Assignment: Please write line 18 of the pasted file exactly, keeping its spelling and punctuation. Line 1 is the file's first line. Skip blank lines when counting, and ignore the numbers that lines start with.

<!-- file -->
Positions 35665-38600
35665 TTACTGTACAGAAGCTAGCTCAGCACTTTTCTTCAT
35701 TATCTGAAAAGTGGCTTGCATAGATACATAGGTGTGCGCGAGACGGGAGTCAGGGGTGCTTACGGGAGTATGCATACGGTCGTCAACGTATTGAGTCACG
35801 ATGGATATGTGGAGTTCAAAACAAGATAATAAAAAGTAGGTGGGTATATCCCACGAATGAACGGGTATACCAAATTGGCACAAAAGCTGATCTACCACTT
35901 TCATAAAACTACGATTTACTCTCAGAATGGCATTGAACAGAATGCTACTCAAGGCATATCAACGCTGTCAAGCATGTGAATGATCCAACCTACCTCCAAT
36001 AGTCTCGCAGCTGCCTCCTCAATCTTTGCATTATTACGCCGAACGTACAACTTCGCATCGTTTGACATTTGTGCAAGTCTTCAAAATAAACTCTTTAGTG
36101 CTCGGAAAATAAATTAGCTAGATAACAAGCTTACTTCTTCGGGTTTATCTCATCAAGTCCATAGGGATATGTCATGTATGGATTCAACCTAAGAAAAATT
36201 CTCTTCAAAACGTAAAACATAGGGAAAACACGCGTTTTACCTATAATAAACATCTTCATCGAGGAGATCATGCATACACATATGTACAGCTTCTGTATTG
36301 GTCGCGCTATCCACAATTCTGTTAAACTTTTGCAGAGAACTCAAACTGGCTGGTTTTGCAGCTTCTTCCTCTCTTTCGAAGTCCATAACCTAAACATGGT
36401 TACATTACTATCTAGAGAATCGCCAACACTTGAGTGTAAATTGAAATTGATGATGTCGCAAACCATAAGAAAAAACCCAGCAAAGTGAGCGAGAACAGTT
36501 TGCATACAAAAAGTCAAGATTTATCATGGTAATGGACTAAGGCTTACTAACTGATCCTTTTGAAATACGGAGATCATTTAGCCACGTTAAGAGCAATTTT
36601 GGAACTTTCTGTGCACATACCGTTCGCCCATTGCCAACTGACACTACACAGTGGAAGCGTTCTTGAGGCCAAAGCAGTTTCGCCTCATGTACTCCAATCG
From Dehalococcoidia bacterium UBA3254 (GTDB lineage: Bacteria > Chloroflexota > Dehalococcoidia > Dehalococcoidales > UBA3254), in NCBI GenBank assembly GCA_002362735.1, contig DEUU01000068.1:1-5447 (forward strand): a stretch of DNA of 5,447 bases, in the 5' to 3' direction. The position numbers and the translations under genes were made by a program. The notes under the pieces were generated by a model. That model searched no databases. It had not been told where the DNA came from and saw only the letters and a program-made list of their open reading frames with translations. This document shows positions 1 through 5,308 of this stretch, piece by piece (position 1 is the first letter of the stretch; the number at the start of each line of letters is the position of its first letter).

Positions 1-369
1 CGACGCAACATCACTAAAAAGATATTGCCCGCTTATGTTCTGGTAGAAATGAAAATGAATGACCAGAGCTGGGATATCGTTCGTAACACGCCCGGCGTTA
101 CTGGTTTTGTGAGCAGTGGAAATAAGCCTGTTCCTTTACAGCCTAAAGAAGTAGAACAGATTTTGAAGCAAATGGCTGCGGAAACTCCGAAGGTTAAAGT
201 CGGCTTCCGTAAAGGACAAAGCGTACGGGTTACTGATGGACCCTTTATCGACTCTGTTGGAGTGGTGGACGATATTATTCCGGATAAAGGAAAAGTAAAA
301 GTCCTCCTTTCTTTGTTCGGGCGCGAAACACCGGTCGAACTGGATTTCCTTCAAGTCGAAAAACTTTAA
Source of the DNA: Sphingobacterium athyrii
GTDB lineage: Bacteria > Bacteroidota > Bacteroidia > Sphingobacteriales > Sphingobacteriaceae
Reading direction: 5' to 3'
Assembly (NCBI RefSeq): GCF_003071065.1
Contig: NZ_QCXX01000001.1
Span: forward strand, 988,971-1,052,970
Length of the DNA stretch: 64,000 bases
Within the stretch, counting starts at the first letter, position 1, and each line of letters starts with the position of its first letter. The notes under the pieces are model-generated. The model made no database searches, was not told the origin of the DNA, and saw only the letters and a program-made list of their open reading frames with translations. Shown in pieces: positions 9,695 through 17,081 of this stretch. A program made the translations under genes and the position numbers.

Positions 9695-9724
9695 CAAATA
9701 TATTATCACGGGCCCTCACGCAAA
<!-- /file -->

301 GTCCTCCTTTCTTTGTTCGGGCGCGAAACACCGGTCGAACTGGATTTCCTTCAAGTCGAAAAACTTTAA